Christine Quintana's Espejos:Clean
Hartford Stage Company
By: Karen Isaacs - Feb 04, 2023
The playwright Christine Quintana makes an interesting point about communication in the program of Hartford Stage’s production of Espejos:Clean. She says, “Every interaction we have with one another is an act of translation.”
Correct though not always obvious. Each of us interprets an act of communication by instantaneously considering context, personal experience, background and more. The simple greeting “How are you?” can be interpreted as caring or rude or intrusive.
It will be interesting to see how audiences react to Espejos:Clean, which is in both Spanish and English and features continuous superscript translations. Will it attract new audiences? Will it turn off current Hartford Stage patrons? We may not know the answer until the run concludes, Sunday, February 5.
The idea of a play where two characters interact but each speaks a different language could be fascinating. Unfortunately, the opportunity is squandered.
We have two characters at a resort in Cancun. Sarah is a 20-ish Canadian woman at the resort for her younger sister’s destination wedding. The other, Adriana, is the head of housekeeping at the resort; she is from a small town.
For most of the longer first act, the two alternate monologues that provide background information and set us up for act two. Adriana tells us of her escape from her small town and her father, her boyfriend, and her job. She comments on the guests she must cater to and the women she supervises.
Sarah we learn, is viewed as the “screw-up” of the family; she drinks way too much and seems cynical and checked out. She gets sloppy drunk at the bar and falls badly, cutting her knee; she uses alcohol and sleep as escapes.
Sarah’s cut knee is what brings her into contact with Adriana; after the fall, Sarah sleeps for hours and wakes to find the sheets covered in blood. Adriana must clean up the mess.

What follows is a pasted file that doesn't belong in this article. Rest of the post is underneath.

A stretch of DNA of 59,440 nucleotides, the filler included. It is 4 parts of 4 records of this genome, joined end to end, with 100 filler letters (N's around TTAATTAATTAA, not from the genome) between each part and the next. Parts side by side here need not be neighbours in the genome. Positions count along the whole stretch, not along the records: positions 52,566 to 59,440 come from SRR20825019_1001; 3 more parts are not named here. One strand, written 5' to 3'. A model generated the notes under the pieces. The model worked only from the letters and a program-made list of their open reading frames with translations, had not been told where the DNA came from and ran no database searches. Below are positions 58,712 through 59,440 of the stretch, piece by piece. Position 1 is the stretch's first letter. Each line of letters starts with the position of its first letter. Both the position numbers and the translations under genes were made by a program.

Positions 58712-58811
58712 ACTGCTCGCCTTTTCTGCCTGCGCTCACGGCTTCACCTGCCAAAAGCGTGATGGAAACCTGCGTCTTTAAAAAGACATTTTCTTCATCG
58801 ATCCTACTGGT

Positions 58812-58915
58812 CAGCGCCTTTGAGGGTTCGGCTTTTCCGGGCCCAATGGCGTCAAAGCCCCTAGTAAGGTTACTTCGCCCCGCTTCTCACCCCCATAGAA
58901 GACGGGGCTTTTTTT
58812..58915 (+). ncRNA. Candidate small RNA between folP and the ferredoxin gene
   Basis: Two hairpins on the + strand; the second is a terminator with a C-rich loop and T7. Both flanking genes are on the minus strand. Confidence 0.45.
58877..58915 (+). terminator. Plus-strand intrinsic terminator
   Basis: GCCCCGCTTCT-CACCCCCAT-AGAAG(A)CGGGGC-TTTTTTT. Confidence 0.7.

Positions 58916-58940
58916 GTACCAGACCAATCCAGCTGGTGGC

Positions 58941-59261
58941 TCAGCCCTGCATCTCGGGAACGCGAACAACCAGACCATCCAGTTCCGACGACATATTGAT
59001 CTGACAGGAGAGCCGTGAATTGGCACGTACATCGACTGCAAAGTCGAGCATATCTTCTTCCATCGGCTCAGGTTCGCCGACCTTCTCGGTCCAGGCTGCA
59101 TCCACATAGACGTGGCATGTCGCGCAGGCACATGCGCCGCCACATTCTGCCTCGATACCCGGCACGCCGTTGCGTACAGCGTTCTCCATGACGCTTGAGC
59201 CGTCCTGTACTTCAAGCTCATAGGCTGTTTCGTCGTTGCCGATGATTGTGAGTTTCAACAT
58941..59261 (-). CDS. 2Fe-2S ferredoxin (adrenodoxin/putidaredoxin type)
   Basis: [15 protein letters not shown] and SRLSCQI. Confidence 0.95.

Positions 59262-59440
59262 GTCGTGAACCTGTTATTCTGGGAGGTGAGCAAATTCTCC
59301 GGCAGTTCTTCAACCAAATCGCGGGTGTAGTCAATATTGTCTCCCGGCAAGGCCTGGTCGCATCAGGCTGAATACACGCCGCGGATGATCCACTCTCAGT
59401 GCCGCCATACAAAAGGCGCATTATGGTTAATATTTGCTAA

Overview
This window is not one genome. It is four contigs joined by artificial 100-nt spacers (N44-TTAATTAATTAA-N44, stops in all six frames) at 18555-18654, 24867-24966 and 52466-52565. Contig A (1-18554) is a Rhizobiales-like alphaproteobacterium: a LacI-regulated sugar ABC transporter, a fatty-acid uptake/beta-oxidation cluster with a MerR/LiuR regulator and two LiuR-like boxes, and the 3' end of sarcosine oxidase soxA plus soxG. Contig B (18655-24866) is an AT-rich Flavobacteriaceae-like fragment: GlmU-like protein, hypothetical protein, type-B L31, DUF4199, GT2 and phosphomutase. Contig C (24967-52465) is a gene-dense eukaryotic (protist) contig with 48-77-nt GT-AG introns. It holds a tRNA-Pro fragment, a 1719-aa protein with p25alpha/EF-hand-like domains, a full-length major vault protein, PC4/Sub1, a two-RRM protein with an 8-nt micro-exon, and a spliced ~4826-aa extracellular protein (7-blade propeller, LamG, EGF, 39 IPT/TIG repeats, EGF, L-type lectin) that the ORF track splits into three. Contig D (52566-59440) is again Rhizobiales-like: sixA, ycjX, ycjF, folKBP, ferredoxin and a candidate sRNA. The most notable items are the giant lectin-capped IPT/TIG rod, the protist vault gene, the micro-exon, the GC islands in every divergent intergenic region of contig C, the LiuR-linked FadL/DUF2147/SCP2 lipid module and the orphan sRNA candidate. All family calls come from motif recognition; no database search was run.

Act two, which is approximately 30 minutes, brings the two women together. They talk with Sarah using a cell phone app that translates.
The issue is that the two acts seem like totally different plays. Act one is rather straightforward and linear; in act two we suddenly have acted out fantasies. Each of the women comes to terms with events from their past that have scarred them. It isn’t clear if Adrianna is moving on but Sarah seems ready to.
First of all, the projections by Lisa Renkel are remarkable. When Adriana and later both he and Sarah hit the road, we get a total sense of driving down a highway with billboards passing by. The set by Mariana Sanchez captures the look and feel of a tropical resort.
Emma Ramos as Adriana brings us a character who is proud of her achievements; she seems way more mature and controlled than Sarah. Only at a staff party, does she appear young; the rest of the time she is matter of fact. Kate Abbruzzese gives us a Sarah who is flightier and uses her “I don’t care attitude” to cover up her pain. She is not afraid to let us be annoyed with Sarah, who appears irresponsible.
Director Melissa Crespo uses the big Hartford Stage playing area to her advantage.
Usually, when an author writes in two languages, they are fluent in each. In this case, playwright Christine Quintana confesses in the program to having only “intermediate” Spanish skills. Paula Zelaya Cervantes worked with her to translate the play into the two languages. One can assume that she took Quintana’s English dialogue for Adriana and translated it into Spanish for the monologues as well as Sarah’s dialogue into Spanish for the superscripts.
My guest at the performance speaks Spanish (though it is rusty). She did mention that she felt the translations often appeared to be missing or downplaying aspects of the words. She mentioned that Adriana uses the word “vengeance” several times but it is nowhere in the superscript translation.
Was this on purpose? It is hard to know. Translations are difficult not only must the dictionary definition of a word be considered but its connotations. Often words have multiple meanings.
Quintana is attempting to deal with multiple issues. One is how each of us perceives (translates) things based on experiences and expectations. Not just words but actions as well. Another is coming to grips with our past and freeing ourselves of how that constrains us.
In some ways, Espejos: Clean makes neither point clearly. What comes through is the line in the play about how those who are left are the ones who have to clean up after the mess.
For tickets, visit HartfordStage.org.
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